On Thursday morning, Rite Aid (NYSE:RAD) reported another month of lackluster sales results. For March, same-store sales were down 2%, whereas top competitor Walgreen (NASDAQ:WBA) reported a 0.7% increase in comparable-store sales. (The third pharmacy giant, CVS Caremark (NYSE:CVS), does not report monthly sales.) Walgreen is continuing to recover strongly from last year's dispute with Express Scripts (NASDAQ:ESRX), and the company appears to be winning market share back from Rite Aid. As a result, I expect Rite Aid's recent return to profitability to prove short-lived.
Rite Aid's sales decline last month was comprised of a 3.8% increase in front-end sales and a 4.5% decrease in pharmacy same-store sales. Much of the decline can be explained by the introduction of various new generic drugs in the past year; generics are cheaper than brand-name drugs, but carry higher margins for pharmacies. It is perhaps more meaningful to look at prescription count, which does not differentiate between brand-name and generic drugs. On that basis, Rite Aid reported a modest 0.3% increase over the prior year.
On the other hand, Rite Aid estimated that front-end comparable-store sales benefited by 300 basis points due to the calendar shift of Easter into March. Stripping out all of the moving parts, it appears that Rite Aid's core sales growth is less than 1%, well below the pace seen for much of the last year.
Competition heats up
Much of Rite Aid's improved performance last year was a direct result of the commercial dispute between Walgreen and Express Scripts, which forced Express Scripts customers to fill their prescriptions elsewhere. While it is difficult to quantify the benefit seen by Rite Aid (and other Walgreen competitors), Rite Aid's management has admitted that pharmacy sales were boosted by the dispute last year. However, as of Sept. 15, 2012, Walgreen's stores began to accept Express Scripts prescriptions again, and the company has a made a strong push since then to regain lost customers.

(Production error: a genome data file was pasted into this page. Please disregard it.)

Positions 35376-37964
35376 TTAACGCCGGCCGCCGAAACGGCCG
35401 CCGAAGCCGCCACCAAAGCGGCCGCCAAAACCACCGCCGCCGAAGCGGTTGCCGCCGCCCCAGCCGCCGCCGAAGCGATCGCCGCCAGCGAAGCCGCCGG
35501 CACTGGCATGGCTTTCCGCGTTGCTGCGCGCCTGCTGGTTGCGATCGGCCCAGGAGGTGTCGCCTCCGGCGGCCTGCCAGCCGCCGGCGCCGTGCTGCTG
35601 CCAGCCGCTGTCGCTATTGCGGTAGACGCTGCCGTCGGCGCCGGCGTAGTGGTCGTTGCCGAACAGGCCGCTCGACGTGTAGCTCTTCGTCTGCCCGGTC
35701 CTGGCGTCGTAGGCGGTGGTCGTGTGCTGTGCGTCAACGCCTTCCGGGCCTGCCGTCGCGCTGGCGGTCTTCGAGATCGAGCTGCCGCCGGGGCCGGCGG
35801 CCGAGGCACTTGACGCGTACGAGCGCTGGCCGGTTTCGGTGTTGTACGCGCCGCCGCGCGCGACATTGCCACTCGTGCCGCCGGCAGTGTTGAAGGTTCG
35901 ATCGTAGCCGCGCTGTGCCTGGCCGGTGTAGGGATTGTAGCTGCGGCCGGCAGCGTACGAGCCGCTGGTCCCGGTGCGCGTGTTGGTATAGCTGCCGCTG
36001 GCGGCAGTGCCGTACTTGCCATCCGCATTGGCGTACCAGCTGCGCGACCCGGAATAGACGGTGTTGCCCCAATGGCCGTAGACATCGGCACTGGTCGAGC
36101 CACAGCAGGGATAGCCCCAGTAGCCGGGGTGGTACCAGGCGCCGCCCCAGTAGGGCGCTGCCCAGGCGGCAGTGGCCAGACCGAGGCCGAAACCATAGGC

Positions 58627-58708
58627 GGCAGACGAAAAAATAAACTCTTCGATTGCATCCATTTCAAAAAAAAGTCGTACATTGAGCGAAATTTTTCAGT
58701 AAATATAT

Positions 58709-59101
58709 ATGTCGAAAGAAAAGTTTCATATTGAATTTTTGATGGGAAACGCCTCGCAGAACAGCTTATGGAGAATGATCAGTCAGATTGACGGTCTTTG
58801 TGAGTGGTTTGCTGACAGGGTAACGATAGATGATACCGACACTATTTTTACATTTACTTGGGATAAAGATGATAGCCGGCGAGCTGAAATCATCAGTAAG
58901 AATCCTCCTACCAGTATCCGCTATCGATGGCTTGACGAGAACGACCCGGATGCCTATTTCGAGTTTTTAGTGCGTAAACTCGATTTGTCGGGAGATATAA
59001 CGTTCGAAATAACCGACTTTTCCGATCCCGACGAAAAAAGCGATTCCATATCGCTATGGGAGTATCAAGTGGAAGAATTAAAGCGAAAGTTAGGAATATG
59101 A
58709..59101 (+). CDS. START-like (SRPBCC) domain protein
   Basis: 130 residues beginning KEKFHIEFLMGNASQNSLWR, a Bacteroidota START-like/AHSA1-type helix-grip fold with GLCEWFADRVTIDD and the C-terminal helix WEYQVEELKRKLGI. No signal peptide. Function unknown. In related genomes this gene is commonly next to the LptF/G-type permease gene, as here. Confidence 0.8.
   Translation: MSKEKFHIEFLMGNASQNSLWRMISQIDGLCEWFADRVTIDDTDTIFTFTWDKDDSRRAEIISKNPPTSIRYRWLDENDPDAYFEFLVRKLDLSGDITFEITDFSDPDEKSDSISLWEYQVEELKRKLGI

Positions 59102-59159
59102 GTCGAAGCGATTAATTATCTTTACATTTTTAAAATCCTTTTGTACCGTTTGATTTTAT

Whereas Rite Aid's prescription count in comparable stores increased by just 0.3% last month, Walgreen's stores saw a 4% increase. Walgreen's management also commented that "the percentage of former Express Scripts customers returning to its pharmacies continued to increase in March."
Going forward, Rite Aid will continue to be squeezed by its two larger competitors, Walgreen and CVS. Now that Express Scripts customers are starting to return to Walgreen's stores, Rite Aid is experiencing anemic sales growth. Furthermore, Walgreen and CVS are both expanding, while Rite Aid is gradually shrinking its store base. This trend will give Rite Aid's competitors even more economies of scale, while new CVS and Walgreen's stores will likely target current Rite Aid customers.
Rite Aid stock is too speculative to recommend for most investors at this point in time. While Rite Aid's enterprise value of $8 billion is significantly below that of Walgreen ($49 billion) the lower valuation is fully justified by the company's weak profitability. Rite Aid continues to face significant long-term challenges, and I am skeptical that last year's upturn was anything more than a one-time bounce attributable to the Walgreen-Express Scripts dispute. With Express Scripts customers now returning to Walgreen's stores, Rite Aid will probably resume its slow decline.
Fool contributor Adam Levine-Weinberg has no position in any stocks mentioned. The Motley Fool recommends Express Scripts. The Motley Fool owns shares of Express Scripts. Try any of our Foolish newsletter services free for 30 days. We Fools may not all hold the same opinions, but we all believe that considering a diverse range of insights makes us better investors. The Motley Fool has a disclosure policy.